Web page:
US 20080056496 A1
An embodiment relates generally to a method of managing a token. The method includes marking a token to be killed and detecting a presence of the token. The method also includes disabling the token in response to the marking of the token.
1. A method of managing a token, the method comprising:
marking a token to be killed;
detecting a presence of the token; and
disabling the token in response to the marking of the token.
2. The method of
3. The method of
erasing at least one private key; and
overwriting zeros on a location of the at least one private key.
4. The method of
5. The method of
6. The method of
7. The method of
8. An apparatus comprising means to implement the method of
9. A computer-readable medium comprising computer-executable instructions for performing the method of
10. A system for managing token, the system comprising:
a server configured to execute a token management system;
at least one client configured to couple with the server, wherein the at least one client is configured to execute a security client, and
a token device adapted to receive a token and configured to interface with the security client, wherein the token management system disables an inserted token into the token device in response to the security client determining the token being marked.
11. The system of
12. The system of
13. The system of
14. The system of
15. The system of
This invention relates generally to managing a token, more particularly, to method and system for issuing a kill sequence for a token.
Smart cards are not merely a piece of plastic with a strip of magnetic material. Smart cards also store and process information. Smart cards are storage devices with the core mechanics to facilitate communication with a reader or coupler. They have file system configurations and the ability to be partitioned into public and private spaces that can be made available or locked. They also have segregated areas for protected information, such as certificates, e-purses, and entire operating systems. In addition to traditional data storage states, such as read-only and read/write, some vendors are working with sub-states best described as “add only” and “update only.”
Smart cards are a way to increase security especially for enterprise systems. Enterprise system often contain valuable information such as financial data, personnel records, strategies, etc., that may be critical for the entity administrating the enterprise system. Moreover, for at least the reasons described above, smart cards may offer a mechanism to control access to data within the enterprise systems. Accordingly, the reasons to use smart card are plentiful.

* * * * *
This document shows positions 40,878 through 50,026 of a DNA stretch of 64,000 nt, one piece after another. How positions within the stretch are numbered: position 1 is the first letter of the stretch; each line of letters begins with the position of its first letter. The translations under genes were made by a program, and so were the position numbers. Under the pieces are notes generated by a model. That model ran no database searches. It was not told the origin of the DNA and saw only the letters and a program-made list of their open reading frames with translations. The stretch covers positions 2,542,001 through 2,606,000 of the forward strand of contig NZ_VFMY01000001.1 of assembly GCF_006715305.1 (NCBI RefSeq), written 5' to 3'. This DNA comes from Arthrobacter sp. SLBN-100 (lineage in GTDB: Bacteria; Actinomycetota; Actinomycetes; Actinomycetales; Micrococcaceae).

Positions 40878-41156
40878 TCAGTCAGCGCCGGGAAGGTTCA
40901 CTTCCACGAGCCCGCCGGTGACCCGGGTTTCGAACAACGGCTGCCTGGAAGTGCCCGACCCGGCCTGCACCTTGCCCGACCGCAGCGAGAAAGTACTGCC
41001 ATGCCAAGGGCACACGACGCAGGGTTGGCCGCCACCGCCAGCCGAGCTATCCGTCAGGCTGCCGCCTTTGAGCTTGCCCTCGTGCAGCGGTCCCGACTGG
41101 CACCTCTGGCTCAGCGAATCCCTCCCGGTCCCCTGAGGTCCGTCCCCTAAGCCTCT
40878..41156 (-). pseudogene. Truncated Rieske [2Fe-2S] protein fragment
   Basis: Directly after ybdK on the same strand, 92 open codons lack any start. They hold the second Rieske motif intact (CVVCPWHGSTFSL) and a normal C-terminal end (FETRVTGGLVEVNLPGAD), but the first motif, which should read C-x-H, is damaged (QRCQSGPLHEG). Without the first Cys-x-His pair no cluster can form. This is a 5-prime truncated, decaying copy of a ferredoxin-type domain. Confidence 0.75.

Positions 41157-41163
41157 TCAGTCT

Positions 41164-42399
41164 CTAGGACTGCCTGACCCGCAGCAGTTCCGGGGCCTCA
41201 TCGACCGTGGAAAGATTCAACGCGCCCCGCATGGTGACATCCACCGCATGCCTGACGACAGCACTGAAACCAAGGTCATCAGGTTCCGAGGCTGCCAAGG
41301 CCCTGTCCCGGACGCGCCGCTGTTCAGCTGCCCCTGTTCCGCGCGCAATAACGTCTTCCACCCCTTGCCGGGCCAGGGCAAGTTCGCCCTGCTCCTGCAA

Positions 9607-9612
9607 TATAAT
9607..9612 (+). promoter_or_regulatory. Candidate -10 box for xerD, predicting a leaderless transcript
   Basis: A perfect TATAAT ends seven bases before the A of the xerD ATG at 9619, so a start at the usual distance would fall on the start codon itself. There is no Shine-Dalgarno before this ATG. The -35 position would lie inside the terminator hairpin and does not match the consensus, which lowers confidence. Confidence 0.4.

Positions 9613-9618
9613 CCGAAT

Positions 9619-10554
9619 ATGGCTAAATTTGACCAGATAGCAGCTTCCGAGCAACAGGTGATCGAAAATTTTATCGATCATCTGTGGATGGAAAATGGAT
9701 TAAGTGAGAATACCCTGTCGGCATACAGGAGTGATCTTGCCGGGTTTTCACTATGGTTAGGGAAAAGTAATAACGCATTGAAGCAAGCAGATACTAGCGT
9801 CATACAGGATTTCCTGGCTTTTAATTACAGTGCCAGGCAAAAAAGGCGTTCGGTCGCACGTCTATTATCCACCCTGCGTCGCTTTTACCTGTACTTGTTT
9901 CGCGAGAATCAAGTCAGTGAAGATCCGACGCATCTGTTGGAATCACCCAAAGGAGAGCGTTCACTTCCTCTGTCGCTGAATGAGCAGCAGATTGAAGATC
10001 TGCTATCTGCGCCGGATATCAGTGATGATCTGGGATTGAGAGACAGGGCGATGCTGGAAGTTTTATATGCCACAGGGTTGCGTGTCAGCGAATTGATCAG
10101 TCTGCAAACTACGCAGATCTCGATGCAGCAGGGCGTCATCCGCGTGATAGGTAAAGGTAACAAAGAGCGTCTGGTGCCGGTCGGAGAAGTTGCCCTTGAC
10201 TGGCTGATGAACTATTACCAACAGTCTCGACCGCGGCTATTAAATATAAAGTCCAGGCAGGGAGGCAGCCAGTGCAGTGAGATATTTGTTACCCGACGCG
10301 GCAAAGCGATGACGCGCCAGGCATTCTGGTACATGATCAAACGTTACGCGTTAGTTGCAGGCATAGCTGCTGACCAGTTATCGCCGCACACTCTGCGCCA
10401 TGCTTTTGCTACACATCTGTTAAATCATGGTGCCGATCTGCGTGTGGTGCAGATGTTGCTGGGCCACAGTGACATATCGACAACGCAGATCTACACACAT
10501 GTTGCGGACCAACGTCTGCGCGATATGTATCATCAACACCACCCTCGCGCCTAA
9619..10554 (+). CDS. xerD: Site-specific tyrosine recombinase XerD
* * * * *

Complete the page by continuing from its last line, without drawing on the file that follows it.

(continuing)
In a large enterprise configuration, there may be a large number of employees, each employee being issued a smart card or token. On occasion, the tokens may be canceled and new smart cards reissued. This may be the result of a security breach or part of a security protocol. The administrator has to collect the old smart cards, disable each card and erase the resident memory of the token and then issue the new smart cards. The collection process and destruction may involve a large amount of man-hours for a single administrator to accomplish. Accordingly, there is a need for a convenient and remote method of disabling and erasing large number of tokens.
Various features of the embodiments can be more fully appreciated, as the same become better understood with reference to the following detailed description of the embodiments when considered in connection with the accompanying figures, in which:
Embodiments pertain generally to systems and methods for managing tokens. More specifically, a token kill option may be implemented in an enterprise security system. The enterprise security system may be configured for users to interface and manage their secure applications from enrolling tokens to interfacing with secure applications. A user may mark a token to be killed with the token kill option. Subsequently, when the marked token is inserted into a token reader, the enterprise security may be configured to remove any private key stored and/or overwrite the private keys with zeros on the marked token and then is disabled permanently, i.e., killed. In other embodiments, the enterprise system may remove the private key and/or overwrite zeros in the place of any private keys but then allow the tokens to be recycled.